Federal Estate Taxes and Internal Revenue Code Section 6166
There are concerns that the federal estate tax exemption will be drastically reduced by President Biden and the new administration to levels as low as $3,500,000. This would increase the likelihood of the estate of the owner of a small closely held business being subject to large amounts of estate taxes. If the business has not planned otherwise, Internal Revenue Code Section 6166 can be used by the family of the business owner to help with the payment of estate taxes as a result of the ownership of the closely-held business.
Individuals with family businesses are usually busy operating the business to make sure that it is profitable. They are also making long term decisions to determine whether the business will remain static with its profits or expand business operations and significantly increase profits and the value of their business. With that increased value of the business, potential federal estate taxes also increase. The current federal estate tax exemption is $11,700,000 per person. Therefore, for a husband and wife, that federal estate tax exemption is currently $23,400,000. For the calendar year 2021, there is some unknown as to whether that exemption may be drastically reduced to $3,500,000 for a single individual or $7,000,000 for a married couple.
Even if the current administration keeps the estate tax exemption as it is, please note that beginning in the calendar year 2026, the current federal estate tax laws will sunset and will return to approximately $5,000,000 per person, or $10,000,000 per married couple, plus an inflationary adjustment. If your business meets certain qualifications, then your family may be able to exercise an election under Internal Revenue Code section 6166. This section allows estate taxes to be paid over a number of years instead of having to pay all of the estate tax within 9 months after passing. In order to qualify for this payment plan, you and your business must meet certain criteria.
Generally, the criteria is as follows:
- The individual who passed away must have been a U.S. citizen or resident at the time of his or her death;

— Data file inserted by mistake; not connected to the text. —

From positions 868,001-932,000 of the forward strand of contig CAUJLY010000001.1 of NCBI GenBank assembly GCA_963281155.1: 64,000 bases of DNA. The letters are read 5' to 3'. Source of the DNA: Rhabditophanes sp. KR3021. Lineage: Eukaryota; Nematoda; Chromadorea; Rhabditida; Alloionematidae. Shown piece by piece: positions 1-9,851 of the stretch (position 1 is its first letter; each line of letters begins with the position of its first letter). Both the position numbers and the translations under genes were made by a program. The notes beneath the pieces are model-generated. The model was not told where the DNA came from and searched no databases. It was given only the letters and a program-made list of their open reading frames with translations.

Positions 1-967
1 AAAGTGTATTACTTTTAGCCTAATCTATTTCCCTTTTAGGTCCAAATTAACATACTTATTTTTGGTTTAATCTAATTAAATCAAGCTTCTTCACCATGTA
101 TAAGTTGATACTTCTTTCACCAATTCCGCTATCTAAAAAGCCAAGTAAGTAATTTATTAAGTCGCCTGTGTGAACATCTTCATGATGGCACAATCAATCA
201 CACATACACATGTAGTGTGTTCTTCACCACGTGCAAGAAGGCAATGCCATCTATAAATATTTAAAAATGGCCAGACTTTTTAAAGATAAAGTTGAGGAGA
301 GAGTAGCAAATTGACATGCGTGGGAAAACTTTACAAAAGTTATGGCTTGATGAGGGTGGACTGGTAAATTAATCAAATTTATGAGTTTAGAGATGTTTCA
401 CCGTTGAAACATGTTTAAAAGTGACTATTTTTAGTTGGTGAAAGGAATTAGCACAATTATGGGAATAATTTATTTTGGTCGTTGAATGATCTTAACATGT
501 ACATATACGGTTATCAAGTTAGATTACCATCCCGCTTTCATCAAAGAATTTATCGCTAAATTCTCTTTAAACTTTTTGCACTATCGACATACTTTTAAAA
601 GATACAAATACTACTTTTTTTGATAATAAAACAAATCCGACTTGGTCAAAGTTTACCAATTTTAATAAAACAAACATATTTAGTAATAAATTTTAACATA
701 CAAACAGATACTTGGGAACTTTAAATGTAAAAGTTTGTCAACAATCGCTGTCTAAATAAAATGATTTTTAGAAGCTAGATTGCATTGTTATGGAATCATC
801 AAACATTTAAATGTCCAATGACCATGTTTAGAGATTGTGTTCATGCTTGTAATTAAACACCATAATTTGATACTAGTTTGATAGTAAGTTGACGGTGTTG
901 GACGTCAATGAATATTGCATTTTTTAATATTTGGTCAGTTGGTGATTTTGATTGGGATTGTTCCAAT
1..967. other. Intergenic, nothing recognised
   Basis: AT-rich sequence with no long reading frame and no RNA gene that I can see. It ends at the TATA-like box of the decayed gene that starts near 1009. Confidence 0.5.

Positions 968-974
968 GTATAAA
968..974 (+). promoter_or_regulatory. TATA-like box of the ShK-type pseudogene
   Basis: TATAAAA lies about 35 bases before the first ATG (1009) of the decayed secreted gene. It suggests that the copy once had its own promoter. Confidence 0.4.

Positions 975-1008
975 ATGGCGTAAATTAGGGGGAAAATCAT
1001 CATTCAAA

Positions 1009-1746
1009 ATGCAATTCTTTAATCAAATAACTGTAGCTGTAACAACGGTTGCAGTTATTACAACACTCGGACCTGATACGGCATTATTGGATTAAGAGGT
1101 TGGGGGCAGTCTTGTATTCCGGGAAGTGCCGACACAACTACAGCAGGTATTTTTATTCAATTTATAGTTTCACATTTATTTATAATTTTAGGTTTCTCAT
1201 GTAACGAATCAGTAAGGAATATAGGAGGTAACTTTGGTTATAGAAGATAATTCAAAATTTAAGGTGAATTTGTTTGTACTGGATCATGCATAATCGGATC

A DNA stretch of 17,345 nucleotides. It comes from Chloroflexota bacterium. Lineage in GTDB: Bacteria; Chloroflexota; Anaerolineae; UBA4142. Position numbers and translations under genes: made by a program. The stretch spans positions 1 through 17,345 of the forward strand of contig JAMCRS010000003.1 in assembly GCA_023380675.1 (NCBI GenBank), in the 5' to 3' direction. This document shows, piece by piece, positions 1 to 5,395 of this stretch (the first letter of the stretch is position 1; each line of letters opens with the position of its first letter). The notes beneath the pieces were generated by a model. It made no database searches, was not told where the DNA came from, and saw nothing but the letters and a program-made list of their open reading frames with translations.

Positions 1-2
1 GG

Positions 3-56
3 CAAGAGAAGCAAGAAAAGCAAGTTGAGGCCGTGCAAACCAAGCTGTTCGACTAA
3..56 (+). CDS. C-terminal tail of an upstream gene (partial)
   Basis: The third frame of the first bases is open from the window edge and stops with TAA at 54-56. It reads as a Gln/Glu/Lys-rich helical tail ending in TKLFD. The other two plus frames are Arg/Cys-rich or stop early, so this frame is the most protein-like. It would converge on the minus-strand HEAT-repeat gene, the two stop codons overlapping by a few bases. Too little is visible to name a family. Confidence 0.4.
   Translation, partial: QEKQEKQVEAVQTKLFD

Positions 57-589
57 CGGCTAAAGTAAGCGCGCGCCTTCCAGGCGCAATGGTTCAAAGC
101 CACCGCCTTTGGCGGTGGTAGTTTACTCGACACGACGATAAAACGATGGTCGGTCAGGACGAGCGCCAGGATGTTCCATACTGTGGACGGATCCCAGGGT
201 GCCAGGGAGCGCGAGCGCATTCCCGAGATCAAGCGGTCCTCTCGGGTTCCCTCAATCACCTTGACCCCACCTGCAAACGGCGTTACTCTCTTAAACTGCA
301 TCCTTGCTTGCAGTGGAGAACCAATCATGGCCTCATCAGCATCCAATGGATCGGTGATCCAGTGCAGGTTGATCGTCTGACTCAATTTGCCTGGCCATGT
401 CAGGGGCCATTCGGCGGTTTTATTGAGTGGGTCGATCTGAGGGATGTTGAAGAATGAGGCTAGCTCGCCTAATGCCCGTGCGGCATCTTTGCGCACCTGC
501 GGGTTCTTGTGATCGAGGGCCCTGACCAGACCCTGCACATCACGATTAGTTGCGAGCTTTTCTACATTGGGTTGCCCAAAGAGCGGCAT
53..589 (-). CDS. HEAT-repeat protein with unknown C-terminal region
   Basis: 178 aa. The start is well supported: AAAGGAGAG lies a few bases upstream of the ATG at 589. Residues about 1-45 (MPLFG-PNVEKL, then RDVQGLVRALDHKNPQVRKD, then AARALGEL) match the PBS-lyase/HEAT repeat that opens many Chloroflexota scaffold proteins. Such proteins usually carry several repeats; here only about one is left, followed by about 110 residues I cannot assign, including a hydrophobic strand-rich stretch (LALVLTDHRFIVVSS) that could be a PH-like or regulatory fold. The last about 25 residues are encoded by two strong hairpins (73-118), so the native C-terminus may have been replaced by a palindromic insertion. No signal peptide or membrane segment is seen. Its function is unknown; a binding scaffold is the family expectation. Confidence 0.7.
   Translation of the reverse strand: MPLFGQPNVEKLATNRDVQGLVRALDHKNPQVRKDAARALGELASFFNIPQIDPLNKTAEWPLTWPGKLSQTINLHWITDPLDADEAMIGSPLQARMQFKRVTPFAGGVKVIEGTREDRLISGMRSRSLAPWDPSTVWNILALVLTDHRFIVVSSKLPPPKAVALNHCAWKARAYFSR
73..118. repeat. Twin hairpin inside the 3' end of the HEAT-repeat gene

- The individual’s interest in the closely-held business must be worth more than 35% of that individual’s total gross estate; and
- The individual’s executor must make the 6166 election on a timely-filed federal estate tax return.
If the deceased business owner satisfies these three items, then the estate tax may be deferred and paid over a 14-year period. During the first five years, only the interest on the deferred tax must be paid. There is a special calculation that is required to determine the interest; however, it is usually very reasonable.
Beginning five years after the return was due, the actual federal estate tax and the interest are payable in equal annual installments over a ten-year period. Therefore, if your estate does not have the liquidity to pay the estate taxes, and/or if you have not purchased life insurance which could provide the liquidity to pay estate taxes, then you should determine whether your estate can qualify for this 6166 election. You may be able to do some planning to make sure you meet the criteria to qualify for this 6166 election.
Please contact your local estate planning attorney and CPA if you need to further review these types of planning opportunities.
NOTE: This general summary of the law should not be used to solve individual problems since slight changes in the fact situation may require a material variance in the applicable legal advice.
James F. Contini II, Esq.
Certified Specialist in Estate Planning,
Trust & Probate Law by the OSBA
Krugliak, Wilkins, Griffiths & Dougherty Co., LPA
405 Chauncey Avenue NW
New Philadelphia, Ohio 44663
Phone: (330) 364-3472
Fax: (330) 602-3187